Up to now, elderly people are the worst hit by the COVD19 pandemic. Are we taking proper care of them?

The Sars-Cov2 virus, like many others, is much more aggressive when it infects people in the older demographic segment. This is a biological fact. However, in many cases and in many countries we have failed to adequately protect these more vulnerable segments of the population. In particular, in elderly care homes the infection has often got out of control.

What lies behind, is an ethical issue within the capitalist society?

Asking what lies behind a situation, event or natural phenomenon is a reasonable question for both ethics and science. Complex phenomena often have complex cause which require systematic analysis. When asking such questions, scientists and philosophers are trained to prefer complex answers that are true over simple answers that are false. The problem is that most people prefer simple answers that are false over complex answers that are true. Even worse, conspiracy theorists prefer complex answers that are false over simple answers that are true. And this creates a lot of trouble in our society.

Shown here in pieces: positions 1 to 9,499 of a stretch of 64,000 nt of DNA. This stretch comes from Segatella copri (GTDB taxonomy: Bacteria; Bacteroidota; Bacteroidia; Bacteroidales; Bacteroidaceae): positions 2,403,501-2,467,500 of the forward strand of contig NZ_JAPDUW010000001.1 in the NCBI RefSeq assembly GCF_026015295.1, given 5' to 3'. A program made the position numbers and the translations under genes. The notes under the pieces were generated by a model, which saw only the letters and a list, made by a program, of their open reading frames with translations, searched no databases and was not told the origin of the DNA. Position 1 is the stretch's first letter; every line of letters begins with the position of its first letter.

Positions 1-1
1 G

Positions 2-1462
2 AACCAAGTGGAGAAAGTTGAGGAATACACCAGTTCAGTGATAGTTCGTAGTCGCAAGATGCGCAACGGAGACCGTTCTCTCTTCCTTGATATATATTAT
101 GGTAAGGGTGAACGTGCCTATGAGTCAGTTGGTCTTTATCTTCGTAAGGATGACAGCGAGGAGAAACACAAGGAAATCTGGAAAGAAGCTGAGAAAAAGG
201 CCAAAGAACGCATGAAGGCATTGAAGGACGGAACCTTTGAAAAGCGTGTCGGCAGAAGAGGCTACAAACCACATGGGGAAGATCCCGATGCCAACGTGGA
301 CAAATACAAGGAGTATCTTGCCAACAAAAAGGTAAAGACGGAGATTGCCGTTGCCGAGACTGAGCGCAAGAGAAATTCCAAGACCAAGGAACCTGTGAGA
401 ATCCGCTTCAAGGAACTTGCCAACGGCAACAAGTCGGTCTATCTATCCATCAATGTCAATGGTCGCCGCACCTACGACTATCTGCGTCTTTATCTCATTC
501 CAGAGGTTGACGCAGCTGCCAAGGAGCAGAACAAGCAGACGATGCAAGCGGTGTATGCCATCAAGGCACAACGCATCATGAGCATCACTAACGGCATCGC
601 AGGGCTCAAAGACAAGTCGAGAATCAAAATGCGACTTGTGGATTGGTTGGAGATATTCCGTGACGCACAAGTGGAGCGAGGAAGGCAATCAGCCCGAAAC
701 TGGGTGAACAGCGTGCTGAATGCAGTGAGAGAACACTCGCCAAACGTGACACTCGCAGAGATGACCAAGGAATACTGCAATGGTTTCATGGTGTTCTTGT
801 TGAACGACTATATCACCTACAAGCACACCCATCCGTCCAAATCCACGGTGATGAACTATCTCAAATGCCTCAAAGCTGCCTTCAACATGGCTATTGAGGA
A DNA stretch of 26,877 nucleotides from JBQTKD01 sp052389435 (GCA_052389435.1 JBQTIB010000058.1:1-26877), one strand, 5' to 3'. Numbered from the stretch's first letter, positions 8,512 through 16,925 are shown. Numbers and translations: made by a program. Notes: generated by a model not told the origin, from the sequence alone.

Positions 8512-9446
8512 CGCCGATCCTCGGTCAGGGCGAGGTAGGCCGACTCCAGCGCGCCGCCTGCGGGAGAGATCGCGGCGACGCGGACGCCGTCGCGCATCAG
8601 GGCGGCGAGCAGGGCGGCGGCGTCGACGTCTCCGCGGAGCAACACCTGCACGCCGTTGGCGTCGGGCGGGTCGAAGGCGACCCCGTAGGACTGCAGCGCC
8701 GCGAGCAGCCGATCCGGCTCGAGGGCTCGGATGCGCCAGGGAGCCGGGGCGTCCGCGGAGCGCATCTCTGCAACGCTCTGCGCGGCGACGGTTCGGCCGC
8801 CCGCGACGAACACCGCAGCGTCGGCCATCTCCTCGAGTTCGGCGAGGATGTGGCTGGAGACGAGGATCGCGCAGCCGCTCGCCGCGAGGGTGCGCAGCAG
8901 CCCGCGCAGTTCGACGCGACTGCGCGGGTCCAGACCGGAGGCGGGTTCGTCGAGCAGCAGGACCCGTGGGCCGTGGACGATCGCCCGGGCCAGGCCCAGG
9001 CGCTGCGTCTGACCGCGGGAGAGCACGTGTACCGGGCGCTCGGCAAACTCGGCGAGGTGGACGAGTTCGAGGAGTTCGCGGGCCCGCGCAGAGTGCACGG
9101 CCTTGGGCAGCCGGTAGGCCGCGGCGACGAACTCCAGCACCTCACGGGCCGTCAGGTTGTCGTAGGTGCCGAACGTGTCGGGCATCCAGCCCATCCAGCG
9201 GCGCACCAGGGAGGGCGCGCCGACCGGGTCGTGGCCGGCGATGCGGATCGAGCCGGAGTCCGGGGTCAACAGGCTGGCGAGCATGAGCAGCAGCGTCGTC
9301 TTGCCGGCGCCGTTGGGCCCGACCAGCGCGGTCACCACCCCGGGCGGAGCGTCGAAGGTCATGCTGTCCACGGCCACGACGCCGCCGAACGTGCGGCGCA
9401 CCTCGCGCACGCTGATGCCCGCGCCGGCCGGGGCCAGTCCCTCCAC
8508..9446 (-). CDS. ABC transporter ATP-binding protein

How can digital public health technologies improve elderly care (in countries with the capacity to implement them)?

Today older people make less use of digital devices than younger people. This means that any public health campaign based exclusively on digital devices will risk discriminating against older people, at least during the present and the next generation.

However, digital public health can already help older people in a variety of ways. Data-driven approaches to scientific discovery can help scientists solve the pathological conundrum of some currently uncurable age-related disorders such as Alzheimer’s disease.